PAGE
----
Civil Rights Law

Do You Ever Need To Answer a Police Officer's Questions?

You may have been stopped in the past for a traffic violation and remember a police officer asking: “Do you know why I pulled you over?” Maybe you watched a TV show where unrelenting detectives have a suspect cornered in a dismal, cramped conference room and badger them into confessing, despite informing them they “have the right to remain silent.”

When does an officer have to advise you of your right to remain silent? And what rights can you assert to protect yourself from police questioning?

How Does the Law Define Being ‘In Custody’?

According to the United States Supreme Court case Miranda v. Arizona, officers are only required to give you a “Miranda warning” of your right to remain silent if you are considered in legal terms to be ” in custody” and when the police have “initiated the interrogation.”

But being “in custody” means more than just under arrest. It also means any time when a reasonable person feels like their freedom to move has been restricted.

Some examples where courts have found that an individual is “in custody” include:

  • Having multiple police officers surround your vehicle and displaying weapons
  • Having a police officer take your keys or phone, or other actions that made you feel like you couldn’t leave
  • Officers using a coercive tone and trying to conduct lengthy questioning

What Types of Statements Are Not Protected Under the Fifth Amendment?

You should also know that the Fifth Amendment doesn’t protect voluntary or spontaneous statements. So, if you are pulled over, and you start making spontaneous statements related to an alleged crime, you are not protected.

You may be able to argue that your unwarned statement should not come into evidence if you can show that multiple “in custody” factors were present. Or you could also try showing that the officer’s questions went beyond the scope of what the police officer had a basis to stop you for in the first place.

If a police officer was required but did not warn you of your Miranda rights prior to questioning you, it does not necessarily mean that all of your charges will be dismissed. It just means that the prosecutor may not admit your statement into evidence at your criminal trial.

It’s also important to remember who you are talking to at the scene of a crime or accident. Generally, private citizens are not required to give Miranda warnings. These people could be called to testify against you later.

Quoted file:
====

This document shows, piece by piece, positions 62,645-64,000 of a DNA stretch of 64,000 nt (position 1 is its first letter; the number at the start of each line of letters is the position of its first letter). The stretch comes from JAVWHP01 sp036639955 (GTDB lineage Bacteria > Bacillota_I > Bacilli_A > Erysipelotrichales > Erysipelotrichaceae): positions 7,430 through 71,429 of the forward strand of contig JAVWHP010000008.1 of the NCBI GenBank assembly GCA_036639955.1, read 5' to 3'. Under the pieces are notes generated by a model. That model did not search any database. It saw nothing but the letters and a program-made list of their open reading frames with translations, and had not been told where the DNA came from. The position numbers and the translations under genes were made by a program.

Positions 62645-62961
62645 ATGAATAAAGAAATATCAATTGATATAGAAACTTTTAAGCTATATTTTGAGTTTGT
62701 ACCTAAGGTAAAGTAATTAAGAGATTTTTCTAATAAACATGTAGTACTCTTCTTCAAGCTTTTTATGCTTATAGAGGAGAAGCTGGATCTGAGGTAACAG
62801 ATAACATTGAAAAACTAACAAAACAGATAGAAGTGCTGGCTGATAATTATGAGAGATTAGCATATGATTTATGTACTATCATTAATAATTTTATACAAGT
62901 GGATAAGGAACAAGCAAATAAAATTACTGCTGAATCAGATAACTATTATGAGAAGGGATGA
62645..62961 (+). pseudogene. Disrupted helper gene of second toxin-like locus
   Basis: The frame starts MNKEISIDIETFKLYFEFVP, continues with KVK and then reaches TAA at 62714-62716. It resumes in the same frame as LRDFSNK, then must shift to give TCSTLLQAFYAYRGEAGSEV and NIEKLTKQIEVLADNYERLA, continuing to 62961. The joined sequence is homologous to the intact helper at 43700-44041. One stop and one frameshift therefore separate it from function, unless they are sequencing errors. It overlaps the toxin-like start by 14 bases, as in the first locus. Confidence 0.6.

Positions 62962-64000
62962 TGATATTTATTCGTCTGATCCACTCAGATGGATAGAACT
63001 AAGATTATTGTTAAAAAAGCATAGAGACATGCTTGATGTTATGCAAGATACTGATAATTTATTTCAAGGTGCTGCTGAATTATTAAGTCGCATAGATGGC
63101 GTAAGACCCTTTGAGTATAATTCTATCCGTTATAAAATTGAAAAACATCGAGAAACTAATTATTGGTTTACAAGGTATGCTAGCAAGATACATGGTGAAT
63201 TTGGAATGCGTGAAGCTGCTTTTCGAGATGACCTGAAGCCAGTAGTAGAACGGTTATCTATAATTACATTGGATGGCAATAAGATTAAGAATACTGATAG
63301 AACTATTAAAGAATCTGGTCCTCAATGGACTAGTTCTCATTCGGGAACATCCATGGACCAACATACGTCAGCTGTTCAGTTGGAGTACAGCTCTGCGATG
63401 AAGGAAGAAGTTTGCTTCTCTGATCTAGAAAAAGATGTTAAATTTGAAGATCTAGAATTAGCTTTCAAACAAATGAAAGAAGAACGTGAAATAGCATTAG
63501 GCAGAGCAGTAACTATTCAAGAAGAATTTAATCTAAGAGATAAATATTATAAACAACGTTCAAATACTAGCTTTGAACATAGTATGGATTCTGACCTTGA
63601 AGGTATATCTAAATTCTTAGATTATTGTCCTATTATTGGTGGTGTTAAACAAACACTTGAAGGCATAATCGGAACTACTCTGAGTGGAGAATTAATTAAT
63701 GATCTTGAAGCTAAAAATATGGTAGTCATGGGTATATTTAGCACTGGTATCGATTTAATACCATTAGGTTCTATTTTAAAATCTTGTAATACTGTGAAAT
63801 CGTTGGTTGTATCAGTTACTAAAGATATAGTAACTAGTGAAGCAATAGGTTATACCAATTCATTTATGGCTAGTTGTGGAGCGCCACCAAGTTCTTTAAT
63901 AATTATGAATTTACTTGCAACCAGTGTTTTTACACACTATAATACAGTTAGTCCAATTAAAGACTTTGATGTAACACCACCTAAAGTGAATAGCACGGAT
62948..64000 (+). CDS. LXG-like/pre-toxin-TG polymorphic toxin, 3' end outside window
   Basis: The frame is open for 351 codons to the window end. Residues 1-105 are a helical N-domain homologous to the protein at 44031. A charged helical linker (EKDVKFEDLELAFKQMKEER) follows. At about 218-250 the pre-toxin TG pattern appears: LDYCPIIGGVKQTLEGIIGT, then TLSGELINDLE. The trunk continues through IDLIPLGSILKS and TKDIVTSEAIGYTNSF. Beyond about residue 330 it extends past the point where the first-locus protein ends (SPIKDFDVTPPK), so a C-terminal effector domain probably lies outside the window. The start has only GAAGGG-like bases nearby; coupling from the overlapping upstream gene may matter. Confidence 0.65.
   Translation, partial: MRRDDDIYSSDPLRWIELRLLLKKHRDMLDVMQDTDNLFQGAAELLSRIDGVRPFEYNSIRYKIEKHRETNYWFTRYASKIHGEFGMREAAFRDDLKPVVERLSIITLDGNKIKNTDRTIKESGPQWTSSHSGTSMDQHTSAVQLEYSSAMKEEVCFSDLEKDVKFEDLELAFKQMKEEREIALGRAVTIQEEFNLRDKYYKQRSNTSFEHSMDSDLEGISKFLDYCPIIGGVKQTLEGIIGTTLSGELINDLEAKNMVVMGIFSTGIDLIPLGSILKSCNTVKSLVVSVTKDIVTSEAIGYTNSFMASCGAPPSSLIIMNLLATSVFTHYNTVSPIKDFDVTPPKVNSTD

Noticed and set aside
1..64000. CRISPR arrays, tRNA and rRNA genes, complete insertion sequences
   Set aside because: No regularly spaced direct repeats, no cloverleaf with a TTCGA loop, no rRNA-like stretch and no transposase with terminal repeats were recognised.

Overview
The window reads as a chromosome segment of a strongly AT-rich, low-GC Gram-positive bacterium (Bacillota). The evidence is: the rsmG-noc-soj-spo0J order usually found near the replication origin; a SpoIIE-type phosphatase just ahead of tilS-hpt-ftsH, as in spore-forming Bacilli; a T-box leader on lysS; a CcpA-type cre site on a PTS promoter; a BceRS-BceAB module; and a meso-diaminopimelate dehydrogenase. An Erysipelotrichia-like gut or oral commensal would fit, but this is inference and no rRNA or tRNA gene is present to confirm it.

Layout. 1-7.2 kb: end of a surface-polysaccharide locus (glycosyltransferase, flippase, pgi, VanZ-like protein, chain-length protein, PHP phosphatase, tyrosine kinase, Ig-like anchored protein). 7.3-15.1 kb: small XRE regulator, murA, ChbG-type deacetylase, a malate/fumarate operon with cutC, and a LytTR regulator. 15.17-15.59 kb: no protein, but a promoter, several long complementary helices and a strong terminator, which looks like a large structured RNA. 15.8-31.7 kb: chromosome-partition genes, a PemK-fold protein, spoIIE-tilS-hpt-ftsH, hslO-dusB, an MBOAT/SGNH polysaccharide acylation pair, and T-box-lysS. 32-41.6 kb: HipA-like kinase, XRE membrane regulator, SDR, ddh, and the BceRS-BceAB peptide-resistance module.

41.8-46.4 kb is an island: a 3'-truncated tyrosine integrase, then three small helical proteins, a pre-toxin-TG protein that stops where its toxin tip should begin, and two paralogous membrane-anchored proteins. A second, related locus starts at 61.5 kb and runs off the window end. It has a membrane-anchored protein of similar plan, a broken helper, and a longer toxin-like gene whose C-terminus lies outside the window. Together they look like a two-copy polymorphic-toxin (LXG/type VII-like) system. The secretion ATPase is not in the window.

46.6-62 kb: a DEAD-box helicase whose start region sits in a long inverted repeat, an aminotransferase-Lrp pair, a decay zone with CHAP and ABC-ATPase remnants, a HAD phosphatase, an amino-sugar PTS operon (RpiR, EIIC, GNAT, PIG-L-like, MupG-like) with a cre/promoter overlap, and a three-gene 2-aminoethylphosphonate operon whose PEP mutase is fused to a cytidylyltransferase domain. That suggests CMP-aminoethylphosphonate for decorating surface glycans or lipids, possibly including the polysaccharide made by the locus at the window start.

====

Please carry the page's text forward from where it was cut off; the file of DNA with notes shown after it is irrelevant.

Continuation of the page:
What To Do When You’re Approached on the Street

If you are a witness to a crime or a potential suspect, officers may want to ask you questions on the street at the scene.

A police officer in this setting may not have to advise you of your rights before or during questioning. It really depends on if other factors existed in your situation that would leave a reasonable person feeling like they were not able to leave the police encounter.

But even if officers don’t have to give you a Miranda warning, you can still refuse to answer their questions or state that you won’t talk until you’ve talked with a criminal defense lawyer. However, if you are stopped, you usually cannot run away from an officer; doing so could lead to your arrest.

Generally, a police officer can ask to see identification when investigating your safety, a potential crime, or a traffic violation. Giving a false name can lead to criminal charges.

What To Do When You’re Pulled Over

If you’re pulled over for a traffic violation, driving drunk, or any other reason, you don’t need to answer questions either.

However, because driving without a license, registration, or insurance is a crime, cops may ask to see all of these, and you must comply.

What To Do When You’re Detained in School

It is also important to let your children understand that they also have a Fifth Amendment right to remain silent at school and if a school resource officer is questioning them that they should ask for an attorney and a family member to be present.

What To Do When You’re Called in for Police Questioning

If police officers ask you to come to the police station to answer some questions, it is important to consult an experienced criminal defense attorney first. You typically can refuse to go in for a police interview, and always can require that a criminal defense attorney be present with you when the officers question you.

It is also important to note that even if you initially started providing information, you can always assert your right to remain silent or request an attorney at any time during a police interview. If a police officer doesn’t respect this request, your statements from that point on may be able to be kept out of evidence at your trial.

What To Do When You’re Under Arrest

Even if you’ve been arrested, you can refuse to answer police questions. In this case, police officers must provide you with a Miranda warning before questioning you and remind you of your right to remain silent and to talk to a lawyer.

Be careful! The rules regarding warnings and being “in custody” still apply. If no official police questioning has begun, officers may wait to advise you of your constitutional rights to see if you start talking and hurt your case.

Courts have ruled that you must clearly and affirmatively assert your right to remain silent and/or right to have an attorney present to stop an officer’s questioning. Merely keeping your mouth shut won’t cut it. And giving false information is still a crime.

Seek out a criminal defense attorney to help you understand how to protect your constitutional rights if the police want to talk to you. If you and your criminal defense lawyer decide to answer questions, don’t talk to police without your lawyer there.

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